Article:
Review Summary: One step forward, two steps back.
How important is a drummer to a band? Taking the obvious out of the equation: the drummer is arguably the most important member of the band and has the responsibility of holding the entire thing together. But sit back for a second and think that some drummers carry a lot of the band's aesthetic sound -- and it's especially evident in a genre like metal; Slipknot for instance, where Joey's drumming was so charismatic, it almost spoke to you on its own. Some bands just have a member that integral to their core sound it can be devastating when something causes them to leave. Couple that thought together with grindcore though: a genre built around 50 second segments, that attempt to unleash as much anger and abrasive energy as it can muster in that time, it's a pretty obvious observation that the drumming has a fair weight to carry when writing this type of music.
Yes, Wormrot seem to be at a similar junction to where sludge metaller's Black Sheep Wall are at: creating solid music, but never quite hitting the marks they once did. The niggling feeling that despite enjoying what is on offer, there is something lacking underneath it all. And if there was ever an album to fall under this statement, it would be Wormrot's third LP: Voices
. After the face-crushing sophomore LP, Dirge
, in 2011, the band stated they would take a couple of years off to recover and write a few songs in between, after being burnt out from the hefty touring schedule they'd done to promote Dirge
. However, problems surfaced during the making of this third offering, when the band's drummer, Fitri, had to be replaced due to personal problems. This left the band to replace Fitri with new skin slammer, Vijesh.
Now, it would be unfair to blame Vijesh for being the sole reason this album lacks the same bite as its predecessor, because the truth is the album has far worse problems and he is a great player, with his drumming being solid throughout; but it can't be ruled out that he certainly holds some of what this album is lacking. There's a lack of the savage character Dirge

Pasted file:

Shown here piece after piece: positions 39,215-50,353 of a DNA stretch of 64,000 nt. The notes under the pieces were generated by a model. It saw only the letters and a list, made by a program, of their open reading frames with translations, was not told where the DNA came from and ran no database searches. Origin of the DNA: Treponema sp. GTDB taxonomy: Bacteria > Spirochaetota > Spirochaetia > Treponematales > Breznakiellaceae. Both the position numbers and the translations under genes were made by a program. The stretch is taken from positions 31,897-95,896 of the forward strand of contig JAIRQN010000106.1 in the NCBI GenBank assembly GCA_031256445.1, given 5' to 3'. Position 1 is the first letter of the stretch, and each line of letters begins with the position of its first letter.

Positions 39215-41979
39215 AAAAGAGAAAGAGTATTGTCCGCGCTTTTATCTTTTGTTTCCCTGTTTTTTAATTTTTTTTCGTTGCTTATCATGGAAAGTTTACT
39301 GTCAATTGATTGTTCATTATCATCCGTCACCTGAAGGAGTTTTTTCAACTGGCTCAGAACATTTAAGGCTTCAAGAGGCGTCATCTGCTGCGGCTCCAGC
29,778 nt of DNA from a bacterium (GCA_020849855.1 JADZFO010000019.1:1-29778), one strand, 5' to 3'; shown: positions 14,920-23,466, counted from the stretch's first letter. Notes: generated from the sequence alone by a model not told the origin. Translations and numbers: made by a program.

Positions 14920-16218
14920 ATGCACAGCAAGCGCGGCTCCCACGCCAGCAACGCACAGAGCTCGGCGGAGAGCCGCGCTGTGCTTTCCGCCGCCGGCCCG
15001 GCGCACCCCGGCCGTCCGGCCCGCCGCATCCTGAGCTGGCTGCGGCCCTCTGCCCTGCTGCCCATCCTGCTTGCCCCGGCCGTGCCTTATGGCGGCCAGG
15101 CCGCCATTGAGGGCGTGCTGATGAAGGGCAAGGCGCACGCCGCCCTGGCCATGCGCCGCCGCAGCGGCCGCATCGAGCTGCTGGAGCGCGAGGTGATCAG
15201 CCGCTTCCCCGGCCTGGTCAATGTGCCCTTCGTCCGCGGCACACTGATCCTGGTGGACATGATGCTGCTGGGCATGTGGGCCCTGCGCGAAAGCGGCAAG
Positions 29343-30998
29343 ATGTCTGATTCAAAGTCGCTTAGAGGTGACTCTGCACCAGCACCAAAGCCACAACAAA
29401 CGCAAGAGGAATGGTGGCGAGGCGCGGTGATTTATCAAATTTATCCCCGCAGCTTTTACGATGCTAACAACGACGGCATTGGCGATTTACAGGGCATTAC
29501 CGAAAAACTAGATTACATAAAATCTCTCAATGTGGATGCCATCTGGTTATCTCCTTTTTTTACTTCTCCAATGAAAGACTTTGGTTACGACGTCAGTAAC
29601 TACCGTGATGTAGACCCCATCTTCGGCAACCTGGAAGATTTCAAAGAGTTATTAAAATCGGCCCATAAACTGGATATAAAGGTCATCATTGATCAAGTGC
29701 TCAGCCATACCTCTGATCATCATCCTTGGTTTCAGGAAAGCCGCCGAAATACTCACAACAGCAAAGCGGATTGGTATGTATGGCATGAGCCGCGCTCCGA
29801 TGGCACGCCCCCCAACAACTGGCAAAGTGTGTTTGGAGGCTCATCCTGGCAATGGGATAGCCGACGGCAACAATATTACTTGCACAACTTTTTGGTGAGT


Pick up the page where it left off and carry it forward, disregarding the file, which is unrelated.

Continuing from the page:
pertained, and it makes tracks fall a little flat at times; the likes of "Defaced", "Shallow Standards" and "The Face of Disgrace" don't have the same level of power and chaos, and this, I feel, falters from the songs drumming not being able to bring the right level of ferocity needed. The next glaring problem stems from the fact Voices
isn't quite a grindcore album. The LP contains quite a bit of melody this time around, and not in a good way: the album is littered in generic melodies and riffs that leave the flow of the album a little crooked, "Compassion is Dead", "Hollow Roots" and the closing track, "Outworn" are a few of the biggest offenders here that suffer from a bad case of fatigue from the moment they're introduced.
is not a bust though, despite the band's failed attempts at integrating these newer elements, when the band knuckle down and get to brass tacks, this LP can be a beast. "God In His Heaven", "Descending Into The Unknown" and "The 1st World Syndrome" are a few standout moments on the LP that showcase the band's visceral and destructive side, reminding us of what we know and love about this band; it's also tracks like these that prove once the band put the contrived ideas in the backburner, the album functions on all cylinders. Minus a few blips here and there, the first 15 tracks bring a decent high-quality standard of grindcore, and what you should expect from Wormrot album. Arif's vocal work on here is impressive, and he's clearly improved his vocal range in the last 5 years, bringing a decent variety of ideas to the songs here, ensuring the album avoids being mundane from his end.
But ultimately, the problem lies in Voices
having a bit of an identity crisis at times. The more accessible elements on offer here hold little excitement, and the tone of the album is never quite settled, creating a rather disjointed experience. Even talking about the good stuff on here, it still lacks the energy and fury the first two LPs were saturated in. The last 5 tracks on the album feel like a far cry from the damaging sounds Dirge
brought us: listening to the band toy around with post-rock influence, being force-fed to the band's signature grindcore sound -- it just doesn't work. It should also be mentioned that the last few tracks on here are between 2-3 minutes in length, and the time just isn't justified; compositions feel dragged out, dull or both, and it's a shame to see. A band pushing their creative limits is a beautiful thing, and I fully advocate it, but it can be dangerous ground to walk on -- definitely more so here, given the type of music this is. The melodic guitar riffs are just too generic and lackluster to meld in seamlessly with what the band do best, and the end result is one that damages the album as a whole. It has some solid moments, but some equally damaging ones too.